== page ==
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Best Finish for Redwood Cabinetry

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Forum topic by jefflz posted 1223 days ago 2646 views 0 times favorited 8 replies Add to Favorites Watch
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jefflz

6 posts in 1223 days


1223 days ago

Topic tags/keywords: redwood cabinetry finish polyurethane tung question

I am looking for a protective coating (matte finish) for old growth redwood cabinetry in both kitchen and bathroom. The wood – originally rough-sawn but quite soiled, has been planed and sanded to give a smooth surface. One suggestion has been “Good Stuff” polyurethane wipe on, and the other has been tung oil mixed with citrus solvent. I was wondering if anyone can offer advice. Most of the surfaces (all but one) are not going to have objects placed on them- just handled often since there are no knobs – only smoothed slots for hands to open drawers and cabinets.

The total surface area is very large.
Any thoughts on how to attack this project?

-- Jefflz, Sausalito


8 replies so far

View cabs4less's profile

cabs4less

235 posts in 1360 days


#1 posted 1223 days ago

are you wanting a film finish or oil

-- As Best I Can

View Todd A. Clippinger's profile

Todd A. Clippinger

8715 posts in 2697 days


#2 posted 1223 days ago

I am a huge fan of MLCampbell MagnaMax. It comes in a satin and dull for a really flat sheen.

It is a pre-catalyzed lacquer that dries very fast. I can do 3 coats in an hour. It covers and flows out wonderfully. It hangs beautifully on vertical surfaces.

It is rated for use on kitchen and bath cabinets and I have been pleased with the way it really does hold up. It blows the doors of the Sherwin Williams lacquers I was using.

You will need to use an good sprayer to be successful with any finish, especially for large surfaces where dry spray and “fingers” always show up with a poorly adjusted or cheap sprayer.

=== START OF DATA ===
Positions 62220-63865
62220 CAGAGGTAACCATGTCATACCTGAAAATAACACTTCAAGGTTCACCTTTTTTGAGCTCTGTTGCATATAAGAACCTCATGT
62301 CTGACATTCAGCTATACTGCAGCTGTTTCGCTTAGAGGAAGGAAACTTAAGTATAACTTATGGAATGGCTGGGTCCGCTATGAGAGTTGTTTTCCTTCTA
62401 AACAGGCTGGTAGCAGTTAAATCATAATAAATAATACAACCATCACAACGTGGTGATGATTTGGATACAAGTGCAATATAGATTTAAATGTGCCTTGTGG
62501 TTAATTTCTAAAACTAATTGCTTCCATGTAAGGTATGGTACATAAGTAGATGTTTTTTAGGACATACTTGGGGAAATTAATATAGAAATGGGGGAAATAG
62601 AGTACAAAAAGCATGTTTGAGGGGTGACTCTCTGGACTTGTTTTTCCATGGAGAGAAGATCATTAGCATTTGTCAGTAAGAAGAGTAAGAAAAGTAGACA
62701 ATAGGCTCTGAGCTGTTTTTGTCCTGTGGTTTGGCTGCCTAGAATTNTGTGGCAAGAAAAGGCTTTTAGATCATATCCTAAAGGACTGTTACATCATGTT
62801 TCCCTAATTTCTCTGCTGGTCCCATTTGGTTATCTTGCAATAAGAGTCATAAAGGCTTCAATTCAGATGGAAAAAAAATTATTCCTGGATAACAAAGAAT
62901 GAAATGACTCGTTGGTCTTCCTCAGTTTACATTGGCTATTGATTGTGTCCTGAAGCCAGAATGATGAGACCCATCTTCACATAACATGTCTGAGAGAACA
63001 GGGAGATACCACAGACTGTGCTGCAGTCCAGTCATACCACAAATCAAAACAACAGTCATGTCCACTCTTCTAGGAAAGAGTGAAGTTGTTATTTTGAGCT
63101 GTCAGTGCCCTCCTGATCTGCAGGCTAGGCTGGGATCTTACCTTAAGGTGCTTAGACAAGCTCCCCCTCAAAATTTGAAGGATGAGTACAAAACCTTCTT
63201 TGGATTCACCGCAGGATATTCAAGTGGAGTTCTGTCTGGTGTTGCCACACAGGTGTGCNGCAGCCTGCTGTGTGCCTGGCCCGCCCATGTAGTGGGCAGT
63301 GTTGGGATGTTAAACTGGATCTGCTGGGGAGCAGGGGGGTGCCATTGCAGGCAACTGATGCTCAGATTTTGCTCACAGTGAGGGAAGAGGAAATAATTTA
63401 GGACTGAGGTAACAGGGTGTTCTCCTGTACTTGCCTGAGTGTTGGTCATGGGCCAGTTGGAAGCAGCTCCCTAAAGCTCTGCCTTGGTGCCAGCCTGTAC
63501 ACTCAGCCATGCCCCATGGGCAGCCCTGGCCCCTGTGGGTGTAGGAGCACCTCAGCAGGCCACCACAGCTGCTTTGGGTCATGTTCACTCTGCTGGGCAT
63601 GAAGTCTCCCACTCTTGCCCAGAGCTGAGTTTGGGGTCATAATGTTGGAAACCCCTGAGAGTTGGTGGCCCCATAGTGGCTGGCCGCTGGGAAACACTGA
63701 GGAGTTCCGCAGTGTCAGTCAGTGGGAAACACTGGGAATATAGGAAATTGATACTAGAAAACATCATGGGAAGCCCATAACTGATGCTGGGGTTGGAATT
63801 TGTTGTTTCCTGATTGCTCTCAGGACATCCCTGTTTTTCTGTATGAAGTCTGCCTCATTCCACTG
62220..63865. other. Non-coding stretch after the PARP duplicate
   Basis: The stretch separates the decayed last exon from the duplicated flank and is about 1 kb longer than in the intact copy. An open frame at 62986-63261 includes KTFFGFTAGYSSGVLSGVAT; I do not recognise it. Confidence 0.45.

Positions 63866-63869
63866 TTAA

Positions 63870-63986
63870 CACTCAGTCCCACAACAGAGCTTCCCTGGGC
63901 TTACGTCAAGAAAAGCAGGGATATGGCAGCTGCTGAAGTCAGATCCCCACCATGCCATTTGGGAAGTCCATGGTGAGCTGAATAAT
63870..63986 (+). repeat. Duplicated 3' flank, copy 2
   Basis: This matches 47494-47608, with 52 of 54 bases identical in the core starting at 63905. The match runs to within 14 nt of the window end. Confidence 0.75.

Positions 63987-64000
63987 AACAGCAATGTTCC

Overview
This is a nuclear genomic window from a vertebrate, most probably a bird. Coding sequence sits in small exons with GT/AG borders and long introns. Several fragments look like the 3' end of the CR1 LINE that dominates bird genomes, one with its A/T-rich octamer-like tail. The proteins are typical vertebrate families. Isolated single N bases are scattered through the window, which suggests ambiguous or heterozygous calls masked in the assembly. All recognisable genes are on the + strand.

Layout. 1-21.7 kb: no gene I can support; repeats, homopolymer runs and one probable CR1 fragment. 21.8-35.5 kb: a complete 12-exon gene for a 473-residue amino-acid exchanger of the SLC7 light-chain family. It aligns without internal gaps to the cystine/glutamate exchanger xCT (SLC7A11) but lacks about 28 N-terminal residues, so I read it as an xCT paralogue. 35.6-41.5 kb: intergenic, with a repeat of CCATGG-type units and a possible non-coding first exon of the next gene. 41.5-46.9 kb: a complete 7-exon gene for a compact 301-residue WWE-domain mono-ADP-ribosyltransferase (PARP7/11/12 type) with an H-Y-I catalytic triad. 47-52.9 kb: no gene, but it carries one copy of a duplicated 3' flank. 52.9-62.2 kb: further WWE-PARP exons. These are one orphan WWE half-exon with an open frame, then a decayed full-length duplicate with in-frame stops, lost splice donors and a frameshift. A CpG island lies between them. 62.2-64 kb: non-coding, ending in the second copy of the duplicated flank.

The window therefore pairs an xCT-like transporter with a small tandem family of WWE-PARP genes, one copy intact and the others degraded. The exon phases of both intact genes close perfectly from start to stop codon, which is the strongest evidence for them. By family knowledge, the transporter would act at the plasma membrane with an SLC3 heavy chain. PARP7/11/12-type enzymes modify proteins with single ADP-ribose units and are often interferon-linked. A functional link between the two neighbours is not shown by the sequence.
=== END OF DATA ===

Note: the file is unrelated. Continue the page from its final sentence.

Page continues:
My Favorite Finish

-- Todd A. Clippinger, Montana, http://americancraftsmanworkshop.com

View wisno's profile

wisno

88 posts in 1608 days


#3 posted 1221 days ago

Can You spray?

If you can spray (you have facilitation to do spray) then you have many choices of finishing material.
For the strength and durability the i would choose the polyurethane coating or conversion varnish.

Clear coating types for wood finishing

Thanks

wisno

-- http://www.wisnofurniturefinishing.com/

View Earlextech's profile

Earlextech

903 posts in 1288 days


#4 posted 1221 days ago

Always spray. Better finish, better control, less waste, easy cleanup.

-- Sam Hamory - The project is never finished until its "finished"!

View hObOmOnk's profile

hObOmOnk

1380 posts in 2725 days


#5 posted 1221 days ago

Hand-rubbed Waterlox for an artisan finish.

-- 温故知新

View jefflz's profile

jefflz

6 posts in 1223 days


#6 posted 1220 days ago

Thanks for all the suggestions to date. I don’t have access to decent spray equipment so I am attracted to the hand-rub approach which eliminates drip issues. I don’t know MagnaMax but will look into it. I am not familiar with Waterlox but have read good things about it. I have samples now of three coats sand one coat of “Good Stuff “polyurethane paste on smooth sanded redwood. It does give a rich look with out gloss.. Three coats give a hand-rubbed furniture depth. We’re talking about a lot of drawers and doors (30 of each) that have to be taken out and treated so I am not jumping into anything as yet.

-- Jefflz, Sausalito

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jefflz

6 posts in 1223 days


#7 posted 1218 days ago

Because of the vast area of newly sanded old-growth redwood surface that needs treating with at least two or three coats (thirty cabinet doors, 30 drawers , corresponding cabinet sides, several large solid doors) – the spray method looks most efficient. I have two pro’s with the right equipment who are considering the job. I have been cautioned away from lacquer and have also found that GoodStuff gel is too hard to use properly and not the right material for this very large job. I am looking at Minwax Wipe-on Poly which can be sprayed on and wiped off to give a hand-rubbed look – reasonably quick drying. I read that Waterlox takes along time to dry so multiple coats are problematic. Are there any other spray-able materials that should be considered for an efficient treatment giving a clear satin or dull finish? Being able to use the comments on this site as a basis for asking questions of the pros has been very helpful.

-- Jefflz, Sausalito

View John Ormsby's profile

John Ormsby

1276 posts in 2334 days


#8 posted 1218 days ago

Be careful with the type of rag or applicator using wipe on. Cloth will most likely grab a sliver from the deges and damage the wood with a chip out. I have found using the small white and green styrofoam applicators found at Home Depot work very well with most woods. Redwood is a very soft wood and is cared for a bit differently than other wood types.

-- Oldworld, Fair Oaks, Ca

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